Odisha: "Fight, Fail, Fight Again, Fail Again. . ."

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By Mrinal Kanta Das
Research Assistant, Institute for Conflict Management

Mao Tse Tung’s iterative exhortation to fight and fail and fight again… till there is victory, has been inspiring cycles of Left Wing Extremist (LWE) violence in India for decades. In Odisha, the current phase appears to be a rising cycle of failure for the rebels. 

On September 14, 2013, the Odisha Police managed to inflict a severe jolt on the Communist Party of India-Maoist (CPI-Maoist) when at least 13 of its cadres, including a woman, were killed in an encounter with the State Police Special Operations Group (SOG) and the District Volunteer Force (DVF, comprising mostly of ex-service men) near Silakota village under Podia Block of the Malkangiri District. All the 13 bodies were recovered from the site of the encounter. A cache of arms and ammunition including two claymore mines, several Improvised Explosive Devices (IEDs), AK 47s, country-made pistols and magazines, were recovered, and one person was arrested on suspicion of being a Maoist. The operation was led by Malkangiri Superintendent of Police (SP) Akhileswar Singh.

The encounter assumes greater significance as the Maoists have lost their vice-like grip over Malkangiri District, and the incident accounted for the heaviest casualty suffered by Maoists in a single incident in Odisha. The lone dampener was the fact that none of the Maoists killed was a senior leader in the Maoist hierarchy. A CPI-Maoist ‘divisional committee’ member, identified as Rakesh, who was present at the encounter site, managed to escape. His presence was confirmed after the seizure of his diary from the spot. Nevertheless, the sheer number of casualties inflicted is bound to impact adversely on the Maoists morale.

The encounter was a precise, intelligence-based operation, and the Police suffered no casualties. Based on specific information that a group of 30 to 40 Maoists would be crossing over from the Chhattisgarh side [the Darbha Ghati area is close to the encounter site], the Security Forces (SFs) trekked about 10 kilometers from the last motorable road in the night, even as it was raining heavily, and engaged the Maoists early in the morning. However, while one group remained engaged, other Maoists managed to escape. The SFs took huge risks, going into the operation with a lean force of 40, barely matching the expected number of Maoists.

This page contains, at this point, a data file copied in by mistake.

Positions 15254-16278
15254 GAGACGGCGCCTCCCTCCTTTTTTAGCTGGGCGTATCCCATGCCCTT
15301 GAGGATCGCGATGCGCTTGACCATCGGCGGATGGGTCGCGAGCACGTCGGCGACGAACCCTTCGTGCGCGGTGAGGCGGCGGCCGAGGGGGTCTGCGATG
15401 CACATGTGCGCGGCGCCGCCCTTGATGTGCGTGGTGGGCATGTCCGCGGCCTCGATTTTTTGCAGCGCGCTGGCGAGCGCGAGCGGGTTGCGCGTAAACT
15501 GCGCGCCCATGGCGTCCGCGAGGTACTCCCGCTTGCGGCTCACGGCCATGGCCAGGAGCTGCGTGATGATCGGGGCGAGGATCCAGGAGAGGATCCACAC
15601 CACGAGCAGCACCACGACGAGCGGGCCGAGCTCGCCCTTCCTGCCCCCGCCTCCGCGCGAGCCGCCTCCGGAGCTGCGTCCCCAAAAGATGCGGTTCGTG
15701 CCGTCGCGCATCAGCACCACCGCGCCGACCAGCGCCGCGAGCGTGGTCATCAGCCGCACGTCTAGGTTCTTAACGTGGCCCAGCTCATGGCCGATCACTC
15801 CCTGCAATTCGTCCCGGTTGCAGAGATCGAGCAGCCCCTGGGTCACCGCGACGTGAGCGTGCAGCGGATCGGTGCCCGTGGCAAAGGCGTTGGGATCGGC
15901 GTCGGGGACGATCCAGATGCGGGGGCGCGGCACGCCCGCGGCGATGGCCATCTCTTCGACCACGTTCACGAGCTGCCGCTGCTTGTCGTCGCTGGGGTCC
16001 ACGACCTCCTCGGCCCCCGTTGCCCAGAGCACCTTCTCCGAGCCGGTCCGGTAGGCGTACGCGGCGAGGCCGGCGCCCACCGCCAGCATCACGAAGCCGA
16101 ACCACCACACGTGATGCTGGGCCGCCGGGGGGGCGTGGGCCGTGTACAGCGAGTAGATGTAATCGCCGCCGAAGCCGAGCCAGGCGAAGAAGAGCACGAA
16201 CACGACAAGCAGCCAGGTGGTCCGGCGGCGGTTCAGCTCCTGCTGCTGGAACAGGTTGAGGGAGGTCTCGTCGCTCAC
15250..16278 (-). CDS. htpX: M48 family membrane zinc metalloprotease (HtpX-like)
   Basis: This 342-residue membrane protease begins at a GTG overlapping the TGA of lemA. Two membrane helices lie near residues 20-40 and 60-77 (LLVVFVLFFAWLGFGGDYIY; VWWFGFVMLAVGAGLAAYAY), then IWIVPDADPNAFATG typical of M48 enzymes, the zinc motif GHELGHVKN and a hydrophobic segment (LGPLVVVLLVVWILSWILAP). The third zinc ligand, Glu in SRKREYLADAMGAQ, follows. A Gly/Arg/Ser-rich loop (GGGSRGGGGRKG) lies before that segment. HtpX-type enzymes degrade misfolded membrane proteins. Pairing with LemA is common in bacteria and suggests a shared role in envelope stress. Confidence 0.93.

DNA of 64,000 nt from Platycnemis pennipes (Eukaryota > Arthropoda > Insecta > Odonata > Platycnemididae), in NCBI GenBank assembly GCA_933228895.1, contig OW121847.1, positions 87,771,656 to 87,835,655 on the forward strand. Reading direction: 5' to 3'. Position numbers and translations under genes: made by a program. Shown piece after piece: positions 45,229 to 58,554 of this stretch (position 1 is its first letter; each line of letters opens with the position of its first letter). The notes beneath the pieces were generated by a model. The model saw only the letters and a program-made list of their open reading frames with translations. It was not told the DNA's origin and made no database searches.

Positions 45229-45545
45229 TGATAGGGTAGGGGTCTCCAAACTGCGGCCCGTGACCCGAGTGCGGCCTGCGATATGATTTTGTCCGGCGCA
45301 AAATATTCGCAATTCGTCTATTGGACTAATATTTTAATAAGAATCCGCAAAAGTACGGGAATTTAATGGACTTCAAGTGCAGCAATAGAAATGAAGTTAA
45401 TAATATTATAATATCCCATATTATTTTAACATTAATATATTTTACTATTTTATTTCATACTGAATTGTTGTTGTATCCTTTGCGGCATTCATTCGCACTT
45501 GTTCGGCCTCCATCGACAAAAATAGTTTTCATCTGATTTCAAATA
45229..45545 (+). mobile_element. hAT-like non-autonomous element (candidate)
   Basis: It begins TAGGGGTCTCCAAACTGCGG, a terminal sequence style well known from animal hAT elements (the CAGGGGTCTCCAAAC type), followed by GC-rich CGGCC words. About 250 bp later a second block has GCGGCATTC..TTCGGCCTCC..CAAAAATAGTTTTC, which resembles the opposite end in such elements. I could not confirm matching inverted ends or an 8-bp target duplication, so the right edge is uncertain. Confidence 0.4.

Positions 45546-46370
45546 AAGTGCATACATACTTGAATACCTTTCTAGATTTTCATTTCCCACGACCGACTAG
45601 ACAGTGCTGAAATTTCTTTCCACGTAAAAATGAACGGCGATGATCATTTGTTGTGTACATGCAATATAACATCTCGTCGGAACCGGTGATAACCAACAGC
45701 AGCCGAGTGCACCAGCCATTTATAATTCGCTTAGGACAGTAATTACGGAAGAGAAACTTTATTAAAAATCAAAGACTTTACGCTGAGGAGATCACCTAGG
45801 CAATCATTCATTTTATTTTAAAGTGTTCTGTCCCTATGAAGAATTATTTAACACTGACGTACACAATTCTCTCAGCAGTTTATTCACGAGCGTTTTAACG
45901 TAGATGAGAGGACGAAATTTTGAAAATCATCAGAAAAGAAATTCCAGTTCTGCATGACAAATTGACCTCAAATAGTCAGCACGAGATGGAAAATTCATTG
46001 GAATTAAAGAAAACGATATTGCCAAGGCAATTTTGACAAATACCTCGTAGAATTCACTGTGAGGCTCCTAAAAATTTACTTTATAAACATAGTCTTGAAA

Such incidents of SF success have been few and far between in Odisha. Nevertheless, some significant successes of the past include:  

January 9, 2011: Nine CPI-Maoist cadres, including four women, were killed in an encounter with DVF and a special team of the Rayagada Police in Rayagada District.

January 1, 2011: Five CPI-Maoist cadres, including three women, were killed in an encounter with Police personnel in Jajpur District.

November 4, 2010: Four CPI-Maoist cadres were killed in a gun battle with Police in a forested area near Karlakuta village of Malkangiri District.

March 4, 2006: Six CPI-Maoist cadres were killed in an encounter with Police near Kanaguda village in Malkangiri District.

The September 14, 2013, incident has taken place at a time when the Maoists were trying to recover from the ‘strategic retreat’ they had been forced into, to preserve their strength and regroup, after mounting SF pressure since 2011, and an internal evaluation that underlined the need to reenergize the organisation. On August 27, 2013, the Maoists had trigged a landmine blast on the busy National Highway 26, at a culvert between Sakirai and Kauguntha villages near Ralegada in the Sunki Ghat area, under the Pottangi Police Station in Koraput District, killing four Border Security Force (BSF) personnel and injuring another three. The BSF personnel were moving to Visakhapatnam in neighbouring Andhra Pradesh, in a convoy of three vehicles. What had surprised everybody was the timing and the ability to single out the BSF vehicles on a busy national highway.

Earlier, motor boat services to the 150-odd villages of Kudumulu Gumma Block – separated from the rest of the Block by the Balimela Reservoir – remained suspended for 10 days from August 21 to 31, due to a Maoist threat, creating a crisis situation in the area, as other routes of transport are too circuitous and difficult to be undertaken by villagers.